On August 5, 1966, he joined marchers protesting against housing segregation in Chicago. The Chicago Tribune reported that the "mood was ominous" and onlookers threw rocks, bottles and firecrackers at the crowd; King was hit by a stone. But in the end, there were results:
The marches led to an accord that year between the protesters and the Chicago Real Estate Board. The board agreed to end its opposition to open-housing laws in exchange for an end to the demonstrations. Before he left town, King said it was "a first step in a 1,000-mile journey."
The federal Fair Housing Act was part of civil-rights legislation passed seven days after King was assassinated. The act, which covers most housing, makes it illegal to refuse to rent or sell to someone based on race, color, national origin, religion, gender, familial status -- whether you have children -- or disabilities. Setting different terms or conditions is also not allowed. The act covers mortgage lending, too.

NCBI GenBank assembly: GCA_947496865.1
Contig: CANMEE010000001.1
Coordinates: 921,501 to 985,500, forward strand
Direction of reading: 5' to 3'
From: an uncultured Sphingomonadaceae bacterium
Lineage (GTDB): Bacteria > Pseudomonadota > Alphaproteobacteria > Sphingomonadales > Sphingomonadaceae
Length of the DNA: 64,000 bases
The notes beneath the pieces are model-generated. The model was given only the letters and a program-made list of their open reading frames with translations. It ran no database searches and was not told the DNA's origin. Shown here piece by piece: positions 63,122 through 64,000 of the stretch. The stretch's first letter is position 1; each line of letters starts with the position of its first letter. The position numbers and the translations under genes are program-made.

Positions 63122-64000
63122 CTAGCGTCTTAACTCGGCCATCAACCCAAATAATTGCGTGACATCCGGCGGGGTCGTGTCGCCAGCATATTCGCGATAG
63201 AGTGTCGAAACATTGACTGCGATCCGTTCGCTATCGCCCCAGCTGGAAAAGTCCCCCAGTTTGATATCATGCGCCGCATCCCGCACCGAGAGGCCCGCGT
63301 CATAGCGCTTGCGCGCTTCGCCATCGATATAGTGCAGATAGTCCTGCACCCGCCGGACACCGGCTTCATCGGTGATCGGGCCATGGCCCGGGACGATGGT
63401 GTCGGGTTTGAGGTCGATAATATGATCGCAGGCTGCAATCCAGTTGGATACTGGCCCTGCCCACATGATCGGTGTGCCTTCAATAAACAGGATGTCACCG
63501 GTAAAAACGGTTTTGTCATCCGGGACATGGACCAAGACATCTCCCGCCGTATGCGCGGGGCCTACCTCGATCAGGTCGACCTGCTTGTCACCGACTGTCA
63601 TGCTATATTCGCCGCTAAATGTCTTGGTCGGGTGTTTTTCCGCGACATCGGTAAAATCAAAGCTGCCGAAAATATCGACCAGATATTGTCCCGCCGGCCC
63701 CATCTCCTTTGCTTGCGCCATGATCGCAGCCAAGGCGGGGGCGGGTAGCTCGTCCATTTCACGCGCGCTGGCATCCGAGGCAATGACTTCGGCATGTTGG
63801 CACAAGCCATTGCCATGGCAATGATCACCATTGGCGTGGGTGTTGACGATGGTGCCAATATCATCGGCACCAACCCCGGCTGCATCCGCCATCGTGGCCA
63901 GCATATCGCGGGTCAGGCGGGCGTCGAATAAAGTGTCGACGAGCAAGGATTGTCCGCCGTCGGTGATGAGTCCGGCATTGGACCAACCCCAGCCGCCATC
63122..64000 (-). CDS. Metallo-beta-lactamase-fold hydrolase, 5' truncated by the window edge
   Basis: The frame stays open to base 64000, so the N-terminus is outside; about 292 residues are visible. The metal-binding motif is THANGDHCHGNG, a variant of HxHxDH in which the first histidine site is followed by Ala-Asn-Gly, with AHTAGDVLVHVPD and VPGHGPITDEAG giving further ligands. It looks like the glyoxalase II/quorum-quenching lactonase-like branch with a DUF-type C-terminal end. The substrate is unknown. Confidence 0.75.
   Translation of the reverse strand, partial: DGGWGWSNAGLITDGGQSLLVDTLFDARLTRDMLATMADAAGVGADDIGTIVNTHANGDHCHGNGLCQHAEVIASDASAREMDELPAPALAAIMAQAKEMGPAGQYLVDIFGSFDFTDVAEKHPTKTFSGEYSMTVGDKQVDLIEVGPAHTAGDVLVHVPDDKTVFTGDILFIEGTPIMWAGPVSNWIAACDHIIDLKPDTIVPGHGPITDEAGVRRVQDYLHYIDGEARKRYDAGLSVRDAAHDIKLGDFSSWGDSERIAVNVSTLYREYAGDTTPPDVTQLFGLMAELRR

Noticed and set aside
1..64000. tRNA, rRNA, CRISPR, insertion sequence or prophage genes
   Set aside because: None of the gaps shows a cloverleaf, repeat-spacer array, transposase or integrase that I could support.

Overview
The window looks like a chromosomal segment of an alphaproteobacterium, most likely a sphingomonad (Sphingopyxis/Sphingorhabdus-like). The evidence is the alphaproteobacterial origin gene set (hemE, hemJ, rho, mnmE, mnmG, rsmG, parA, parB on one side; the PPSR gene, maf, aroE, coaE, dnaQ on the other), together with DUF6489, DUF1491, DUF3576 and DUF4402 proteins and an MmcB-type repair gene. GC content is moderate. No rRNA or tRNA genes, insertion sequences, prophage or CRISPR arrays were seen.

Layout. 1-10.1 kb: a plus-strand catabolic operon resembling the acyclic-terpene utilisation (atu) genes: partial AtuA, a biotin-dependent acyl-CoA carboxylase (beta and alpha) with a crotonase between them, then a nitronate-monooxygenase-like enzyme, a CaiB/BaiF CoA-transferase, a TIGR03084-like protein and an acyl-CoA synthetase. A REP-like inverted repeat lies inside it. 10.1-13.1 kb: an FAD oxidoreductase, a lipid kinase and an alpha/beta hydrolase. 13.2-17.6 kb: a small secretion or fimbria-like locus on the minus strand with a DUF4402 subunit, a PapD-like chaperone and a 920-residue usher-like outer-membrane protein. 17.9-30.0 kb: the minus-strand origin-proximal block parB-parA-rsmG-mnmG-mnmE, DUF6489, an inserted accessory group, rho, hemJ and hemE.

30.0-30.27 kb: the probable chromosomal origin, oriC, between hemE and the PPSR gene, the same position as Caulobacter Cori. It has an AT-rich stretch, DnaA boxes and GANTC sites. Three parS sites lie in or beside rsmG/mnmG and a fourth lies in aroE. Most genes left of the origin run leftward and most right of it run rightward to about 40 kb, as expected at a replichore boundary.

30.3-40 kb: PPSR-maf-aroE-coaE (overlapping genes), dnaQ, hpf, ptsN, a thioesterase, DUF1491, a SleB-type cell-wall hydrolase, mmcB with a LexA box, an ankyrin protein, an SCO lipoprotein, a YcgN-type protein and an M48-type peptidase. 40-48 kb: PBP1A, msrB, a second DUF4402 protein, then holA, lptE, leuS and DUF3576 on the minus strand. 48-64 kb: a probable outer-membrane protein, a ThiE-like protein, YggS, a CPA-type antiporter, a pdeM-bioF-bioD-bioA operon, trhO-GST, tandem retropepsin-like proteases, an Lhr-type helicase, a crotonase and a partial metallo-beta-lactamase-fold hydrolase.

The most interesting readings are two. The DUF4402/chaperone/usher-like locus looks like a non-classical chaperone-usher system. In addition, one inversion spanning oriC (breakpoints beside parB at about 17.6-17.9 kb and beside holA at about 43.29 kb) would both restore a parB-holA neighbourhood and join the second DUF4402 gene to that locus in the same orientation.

In 2008, the 40th anniversary of the act, the U.S. Department of Housing and Urban Development said it had received more than 10,000 housing discrimination complaints the previous year. Race was the second-most cited reason. The first? Disabilities.